FedHealthIT’s President, Susan Sharer, sat down with Livanta CEO Roger Hebden to discuss relationships, being proactive based on industry trends, and the real challenge, and opportunity, behind interoperability.

Livanta’s Unique Perspective

As a contractor, Livanta is uniquely positioned to support Healthcare across the spectrum of patients and providers. This encompasses the beneficiary side, including Veterans, active military and those who receive Medicare and Medicaid; the provider side, which includes the hospitals focused on improving patient outcomes and satisfaction; the payer side where we work with CMS on topics including risk mitigation and cost recovery; and Government agencies in general from a policy perspective.

Bringing together these customer areas, we are one of only four Beneficiary and Family Centered Care-Quality Improvement Organizations across the country and bring a unique understanding of the beneficiary.

What Opportunities Exist to Better Serve your Government Client?

First and foremost, as a contractor, delivery is key. Beyond that is finding ways to innovate, to improve the effort, the end result, and the satisfaction of those involved. Sometimes there is a mindset that says there must be a technology or a grand solution when in reality, improving service can be something very simple like adjusting a process or changing a simple business flow. Sometimes, a simple change can get to the heart of a real bottleneck or challenge.

Of course, we must watch industry closely to look for trends and emerging directions so we can develop and bring those solutions to the client to help them stay ahead of their needs. ONC, for instance, is a key driver of health IT so watching for direction from them and anticipating next moves is critical. In sport, people say that you don’t move to where the ball or puck is, you move to where it is going to be. The same is true for Healthcare. We don’t simply want to be where the industry is today, we want to be looking ahead one, three and five years to ensure we are positioned where the industry will be.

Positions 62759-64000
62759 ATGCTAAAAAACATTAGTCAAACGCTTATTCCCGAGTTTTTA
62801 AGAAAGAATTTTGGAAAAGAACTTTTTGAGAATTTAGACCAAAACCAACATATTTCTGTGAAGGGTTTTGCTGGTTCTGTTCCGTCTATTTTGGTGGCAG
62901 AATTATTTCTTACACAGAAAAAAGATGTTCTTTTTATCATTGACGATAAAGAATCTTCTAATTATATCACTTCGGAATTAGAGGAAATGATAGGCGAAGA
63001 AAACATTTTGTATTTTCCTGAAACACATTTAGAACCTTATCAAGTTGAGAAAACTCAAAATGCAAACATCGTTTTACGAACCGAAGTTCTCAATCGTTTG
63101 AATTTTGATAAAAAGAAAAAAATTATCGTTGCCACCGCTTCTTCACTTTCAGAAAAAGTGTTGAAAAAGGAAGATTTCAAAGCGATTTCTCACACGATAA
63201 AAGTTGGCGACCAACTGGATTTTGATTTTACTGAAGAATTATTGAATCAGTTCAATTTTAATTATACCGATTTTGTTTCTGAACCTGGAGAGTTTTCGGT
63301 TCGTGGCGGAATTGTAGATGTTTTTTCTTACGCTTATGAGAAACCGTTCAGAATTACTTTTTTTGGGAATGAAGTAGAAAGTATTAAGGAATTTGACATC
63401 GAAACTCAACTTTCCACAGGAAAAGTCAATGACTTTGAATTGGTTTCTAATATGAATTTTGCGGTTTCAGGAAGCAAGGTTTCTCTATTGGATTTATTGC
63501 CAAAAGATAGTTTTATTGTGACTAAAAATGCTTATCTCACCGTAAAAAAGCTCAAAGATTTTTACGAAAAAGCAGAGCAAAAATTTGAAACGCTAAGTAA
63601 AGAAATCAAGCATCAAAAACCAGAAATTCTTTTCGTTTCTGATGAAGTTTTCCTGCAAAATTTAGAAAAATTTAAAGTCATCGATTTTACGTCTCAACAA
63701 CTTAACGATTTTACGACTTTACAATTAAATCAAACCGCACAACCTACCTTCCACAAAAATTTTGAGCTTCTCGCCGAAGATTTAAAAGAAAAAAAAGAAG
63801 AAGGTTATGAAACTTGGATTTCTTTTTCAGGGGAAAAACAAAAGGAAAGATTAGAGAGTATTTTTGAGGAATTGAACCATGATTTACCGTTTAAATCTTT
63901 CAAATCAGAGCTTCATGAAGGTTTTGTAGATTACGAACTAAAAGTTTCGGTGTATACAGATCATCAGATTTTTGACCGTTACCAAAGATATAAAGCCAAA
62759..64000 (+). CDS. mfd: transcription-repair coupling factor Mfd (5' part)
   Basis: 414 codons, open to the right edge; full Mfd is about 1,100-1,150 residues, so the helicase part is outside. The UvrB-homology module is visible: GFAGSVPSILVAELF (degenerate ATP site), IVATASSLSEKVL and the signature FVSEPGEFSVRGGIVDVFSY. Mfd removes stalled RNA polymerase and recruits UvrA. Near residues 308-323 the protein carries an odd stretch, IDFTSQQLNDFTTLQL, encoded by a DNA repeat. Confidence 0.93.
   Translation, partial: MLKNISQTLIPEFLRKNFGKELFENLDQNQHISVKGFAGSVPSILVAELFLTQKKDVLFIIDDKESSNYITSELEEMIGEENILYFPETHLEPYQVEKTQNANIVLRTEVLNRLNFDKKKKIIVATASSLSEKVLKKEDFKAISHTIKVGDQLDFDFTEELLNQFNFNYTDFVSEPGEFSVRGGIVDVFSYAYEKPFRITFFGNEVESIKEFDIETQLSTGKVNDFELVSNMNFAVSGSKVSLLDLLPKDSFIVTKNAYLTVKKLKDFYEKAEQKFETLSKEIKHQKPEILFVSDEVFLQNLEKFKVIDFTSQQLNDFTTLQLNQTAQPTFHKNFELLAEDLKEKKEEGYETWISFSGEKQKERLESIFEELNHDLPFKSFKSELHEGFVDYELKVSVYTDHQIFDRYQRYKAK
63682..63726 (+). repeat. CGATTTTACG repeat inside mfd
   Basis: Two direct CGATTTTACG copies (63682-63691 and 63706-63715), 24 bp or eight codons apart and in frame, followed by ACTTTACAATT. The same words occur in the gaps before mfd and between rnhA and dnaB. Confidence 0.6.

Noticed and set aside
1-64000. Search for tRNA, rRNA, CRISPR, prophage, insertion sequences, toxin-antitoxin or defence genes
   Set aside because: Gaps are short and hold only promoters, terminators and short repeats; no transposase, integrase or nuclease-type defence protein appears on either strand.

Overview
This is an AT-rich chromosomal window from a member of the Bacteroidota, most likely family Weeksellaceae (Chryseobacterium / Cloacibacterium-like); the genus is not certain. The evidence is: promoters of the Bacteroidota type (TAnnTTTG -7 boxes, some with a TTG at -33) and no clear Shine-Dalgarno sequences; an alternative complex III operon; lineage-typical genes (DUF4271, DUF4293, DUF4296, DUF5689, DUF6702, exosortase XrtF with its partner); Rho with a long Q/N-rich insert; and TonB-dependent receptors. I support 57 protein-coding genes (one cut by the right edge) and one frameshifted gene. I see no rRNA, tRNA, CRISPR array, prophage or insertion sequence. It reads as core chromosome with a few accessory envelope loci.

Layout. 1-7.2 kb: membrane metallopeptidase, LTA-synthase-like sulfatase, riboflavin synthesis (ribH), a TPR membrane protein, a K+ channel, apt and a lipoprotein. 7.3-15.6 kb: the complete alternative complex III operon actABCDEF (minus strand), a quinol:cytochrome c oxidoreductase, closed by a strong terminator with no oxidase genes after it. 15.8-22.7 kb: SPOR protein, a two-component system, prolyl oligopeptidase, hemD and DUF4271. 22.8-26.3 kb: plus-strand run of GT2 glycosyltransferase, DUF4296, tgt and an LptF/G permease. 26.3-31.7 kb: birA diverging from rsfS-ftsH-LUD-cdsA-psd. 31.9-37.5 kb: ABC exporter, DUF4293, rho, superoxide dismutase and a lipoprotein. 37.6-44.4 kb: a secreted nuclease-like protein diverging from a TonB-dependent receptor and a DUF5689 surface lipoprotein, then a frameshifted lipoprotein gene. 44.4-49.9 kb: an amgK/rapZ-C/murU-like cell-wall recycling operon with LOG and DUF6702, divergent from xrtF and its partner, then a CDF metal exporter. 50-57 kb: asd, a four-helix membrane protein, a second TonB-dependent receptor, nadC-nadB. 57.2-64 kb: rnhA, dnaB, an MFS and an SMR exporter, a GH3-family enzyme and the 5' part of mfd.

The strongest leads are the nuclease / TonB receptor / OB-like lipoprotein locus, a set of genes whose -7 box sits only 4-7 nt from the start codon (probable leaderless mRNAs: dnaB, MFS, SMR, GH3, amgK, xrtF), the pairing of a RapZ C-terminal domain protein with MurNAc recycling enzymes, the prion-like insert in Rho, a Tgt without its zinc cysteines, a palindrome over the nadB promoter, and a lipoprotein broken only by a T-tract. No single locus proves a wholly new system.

The Future of Data Analytics and Telehealth

We are headed toward an era of patient empowerment, of increased and seamless access to medical records and better communication among the patient and his/her  care team.

From the data analytics side, moving forward will require not only being able to gather and analyze good data in-house, but also the ability to access other data systems and to bring that together with the data you have.

That data is the basis of telehealth and the desired patient empowerment, which requires having access to patient records, as well as all of the relevant parts of that record, from anywhere and at any time.

The other key component is communication, the ability to interact with the patient and their care team to make sense of the data, to share the insights, and to have trackable action which could be as simple as appointments and schedules for medication to more interactive information about diet and exercise.